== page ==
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International Condom Day

International Condom Day

Thu, Feb 13, 20 - HANX Official

Condoms have harvested something of a bad reputation, with people rejecting this contraception choice in favour of contraception which isn’t a physical barrier between partners. The reality is that a physical barrier is the only contraception choice which provides protection against STIs and STDs, a necessity with the rise of super gonorrhoea and herpes. It’s time we embraced the benefits of condom use, not just in scenarios of casual sex but also in relationships. As more women are becoming increasingly aware of the side effects of hormonal contraception and looking for natural alternatives, it’s important to debunk the myths surrounding condoms.

Common misconceptions around condoms discourage people from using them and experiencing their benefits. Perhaps the most popular urban myth is the idea that condoms kill the “moment” or spontaneity with a partner. Whilst using a condom can feel like an extra consideration, the trick is to smoothly introduce it into your sexual repertoire. Keep your condoms at the top of your bedside draw and open it before you get down to business, aka. foreplay. If a loss of momentum is of concern then take your time and don’t stop kissing or touching whilst you apply the condom.  Another misconception about condoms is they reduce pleasure and get in the way of some of the sensations associated with sex. The right condom can enhance sensations and contribute to a smoother experience for both partners, especially if the condom is lubricated.

Empowering people to take control of their sexual health starts with education and enriching the experience of safe sex. Designing a product that appeals to people, a product that they feel proud to carry is the first step to encouraging purchase and habitual use. Whilst we are working to break down stigmas around condom use which trigger feelings of embarrassment, it’s important to offer a condom which doesn’t contribute to feelings of shame. Neutral packaging is unlikely to lead to any awkward moments should a misplaced condom be visible to friends, family or strangers. The packaging is only half of the story, when looking for a condom people tend to look for a product which will allow them to have an experience that is parallel to the feeling of having sex without a condom. That’s why our HANX condoms are ultra thin condom for maximum sensitivity, have a soft texture and a pleasant smell.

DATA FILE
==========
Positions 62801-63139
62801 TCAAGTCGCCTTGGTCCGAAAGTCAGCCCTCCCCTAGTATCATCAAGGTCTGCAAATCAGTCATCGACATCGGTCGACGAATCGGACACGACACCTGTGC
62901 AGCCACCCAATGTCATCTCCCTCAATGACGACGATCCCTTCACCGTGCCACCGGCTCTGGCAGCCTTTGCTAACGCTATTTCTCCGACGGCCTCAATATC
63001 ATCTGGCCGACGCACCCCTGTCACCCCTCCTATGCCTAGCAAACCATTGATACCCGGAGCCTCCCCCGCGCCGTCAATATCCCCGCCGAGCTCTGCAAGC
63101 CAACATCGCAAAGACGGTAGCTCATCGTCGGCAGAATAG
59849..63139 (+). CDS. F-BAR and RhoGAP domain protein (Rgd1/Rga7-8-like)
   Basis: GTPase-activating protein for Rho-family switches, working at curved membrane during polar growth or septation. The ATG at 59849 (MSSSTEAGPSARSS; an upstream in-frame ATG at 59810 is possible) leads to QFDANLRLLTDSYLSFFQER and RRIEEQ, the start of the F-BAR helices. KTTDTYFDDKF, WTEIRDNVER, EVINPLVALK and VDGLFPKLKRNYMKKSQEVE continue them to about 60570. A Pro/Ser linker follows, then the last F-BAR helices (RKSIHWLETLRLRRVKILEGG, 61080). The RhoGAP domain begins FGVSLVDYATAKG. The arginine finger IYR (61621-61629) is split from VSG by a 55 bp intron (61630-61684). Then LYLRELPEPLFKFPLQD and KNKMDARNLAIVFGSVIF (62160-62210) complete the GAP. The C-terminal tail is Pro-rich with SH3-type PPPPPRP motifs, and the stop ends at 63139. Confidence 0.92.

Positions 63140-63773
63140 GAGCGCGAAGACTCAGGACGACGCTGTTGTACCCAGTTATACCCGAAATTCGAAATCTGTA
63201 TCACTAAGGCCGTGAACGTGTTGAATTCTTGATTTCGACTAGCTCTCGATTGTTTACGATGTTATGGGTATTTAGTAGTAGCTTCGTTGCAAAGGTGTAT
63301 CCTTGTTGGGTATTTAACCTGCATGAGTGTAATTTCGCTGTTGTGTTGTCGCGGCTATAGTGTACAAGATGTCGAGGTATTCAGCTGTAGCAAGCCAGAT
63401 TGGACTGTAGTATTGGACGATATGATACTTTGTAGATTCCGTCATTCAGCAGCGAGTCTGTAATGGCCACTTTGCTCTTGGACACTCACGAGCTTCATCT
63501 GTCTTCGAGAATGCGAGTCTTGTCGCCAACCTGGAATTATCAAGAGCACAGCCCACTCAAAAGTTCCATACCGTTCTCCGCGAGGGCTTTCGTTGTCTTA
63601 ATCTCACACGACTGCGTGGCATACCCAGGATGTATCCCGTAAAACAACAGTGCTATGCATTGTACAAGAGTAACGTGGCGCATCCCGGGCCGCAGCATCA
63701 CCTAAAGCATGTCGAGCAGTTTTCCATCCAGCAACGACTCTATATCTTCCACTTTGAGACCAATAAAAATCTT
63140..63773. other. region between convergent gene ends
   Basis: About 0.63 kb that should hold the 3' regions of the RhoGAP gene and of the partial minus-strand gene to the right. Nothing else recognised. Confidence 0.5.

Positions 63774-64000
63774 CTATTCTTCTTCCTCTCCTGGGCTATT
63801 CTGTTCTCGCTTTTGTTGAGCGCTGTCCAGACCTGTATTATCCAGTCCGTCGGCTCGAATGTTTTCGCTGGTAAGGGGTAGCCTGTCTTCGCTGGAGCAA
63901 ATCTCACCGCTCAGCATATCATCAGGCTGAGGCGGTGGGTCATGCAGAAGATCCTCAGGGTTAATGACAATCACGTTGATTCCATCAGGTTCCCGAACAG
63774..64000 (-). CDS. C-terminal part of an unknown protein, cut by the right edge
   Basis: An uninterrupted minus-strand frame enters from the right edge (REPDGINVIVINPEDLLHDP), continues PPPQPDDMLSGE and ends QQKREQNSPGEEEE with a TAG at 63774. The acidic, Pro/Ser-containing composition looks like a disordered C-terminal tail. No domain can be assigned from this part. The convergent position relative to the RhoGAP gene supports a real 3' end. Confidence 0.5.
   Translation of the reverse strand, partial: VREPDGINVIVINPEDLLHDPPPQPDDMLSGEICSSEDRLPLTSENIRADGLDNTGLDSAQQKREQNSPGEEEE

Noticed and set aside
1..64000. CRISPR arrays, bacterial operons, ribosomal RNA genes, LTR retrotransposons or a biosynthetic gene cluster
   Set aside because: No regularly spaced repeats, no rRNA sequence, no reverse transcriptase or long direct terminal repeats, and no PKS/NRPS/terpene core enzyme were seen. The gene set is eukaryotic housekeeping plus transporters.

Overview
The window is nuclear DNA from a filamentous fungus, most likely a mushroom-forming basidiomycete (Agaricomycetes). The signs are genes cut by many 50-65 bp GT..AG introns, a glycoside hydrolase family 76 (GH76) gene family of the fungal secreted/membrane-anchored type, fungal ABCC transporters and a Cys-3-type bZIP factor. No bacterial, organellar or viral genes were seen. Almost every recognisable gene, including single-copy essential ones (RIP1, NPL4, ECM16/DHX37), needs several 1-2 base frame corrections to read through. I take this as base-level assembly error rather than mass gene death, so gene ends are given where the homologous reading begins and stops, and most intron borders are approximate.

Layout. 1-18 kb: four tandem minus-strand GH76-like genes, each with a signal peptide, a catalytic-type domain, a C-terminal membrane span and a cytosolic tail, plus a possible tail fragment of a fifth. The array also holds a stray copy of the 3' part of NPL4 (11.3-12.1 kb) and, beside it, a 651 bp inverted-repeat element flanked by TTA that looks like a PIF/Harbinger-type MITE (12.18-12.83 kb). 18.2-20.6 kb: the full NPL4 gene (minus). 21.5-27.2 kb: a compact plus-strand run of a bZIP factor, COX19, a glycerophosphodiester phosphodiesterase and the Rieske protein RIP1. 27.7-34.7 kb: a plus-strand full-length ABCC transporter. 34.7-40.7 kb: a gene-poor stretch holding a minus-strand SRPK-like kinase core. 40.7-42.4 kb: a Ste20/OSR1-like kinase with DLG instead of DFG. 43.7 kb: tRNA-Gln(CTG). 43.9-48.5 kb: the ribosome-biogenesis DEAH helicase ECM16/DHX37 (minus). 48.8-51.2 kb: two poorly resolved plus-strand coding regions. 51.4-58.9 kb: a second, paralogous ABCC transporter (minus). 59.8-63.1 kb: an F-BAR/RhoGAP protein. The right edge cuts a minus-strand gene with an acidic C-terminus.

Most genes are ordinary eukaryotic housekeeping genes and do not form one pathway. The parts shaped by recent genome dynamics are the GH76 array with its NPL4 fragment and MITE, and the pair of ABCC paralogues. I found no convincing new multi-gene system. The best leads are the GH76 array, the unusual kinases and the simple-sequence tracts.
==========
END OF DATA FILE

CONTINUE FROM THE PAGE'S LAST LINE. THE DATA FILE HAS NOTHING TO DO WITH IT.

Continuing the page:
Demand for ethical sex products is increasing and there is no reason why condoms can’t be ethical. As our HANX condoms are vegan and only use Fair Rubber, naturally a growing proportion of our customer base expect ethical condoms as the standard. We are also seeing an increase in users expecting sustainability all the way from supply chain right through to the product itself. Where possible we try and meet the demands as living sustainably should be a way of life. That’s why our condom packaging is recyclable, and our condoms are even biodegradable.

International Condom Day is an opportunity to recognise the benefits of using protection. STDs can be symptomless and a partner may think they have a clean bill of sexual health when in fact they are carrying something that is not presenting itself physically. Using a condom is a simple way to protect yourself and a sexual partner. We tend to associate condom use with casual sex and multiple sexual partners but we often don’t expect to use them in a long term or committed relationship. In reality there are many situations where condoms become a pivotal part of a relationship. In some heterosexual relationships a woman may be experiencing side effects which are having a detrimental effect on her physical and mental health. She may choose to come off this contraception, at which point condoms will be her first port of call before deciding which if any hormonal contraception she would like to move onto. For heterosexual women looking to start a family, condoms can be invaluable during their transition time between coming off hormonal contraception and trying for a baby. Coming off contraception is not a linear journey; many women experience irregular cycles and side effects such as spotting. Some women choose to pause until their bodies have rebalanced before trying for a baby, and finding a condom which feels good for both partners is essential to maintaining a rewarding sexual relationship.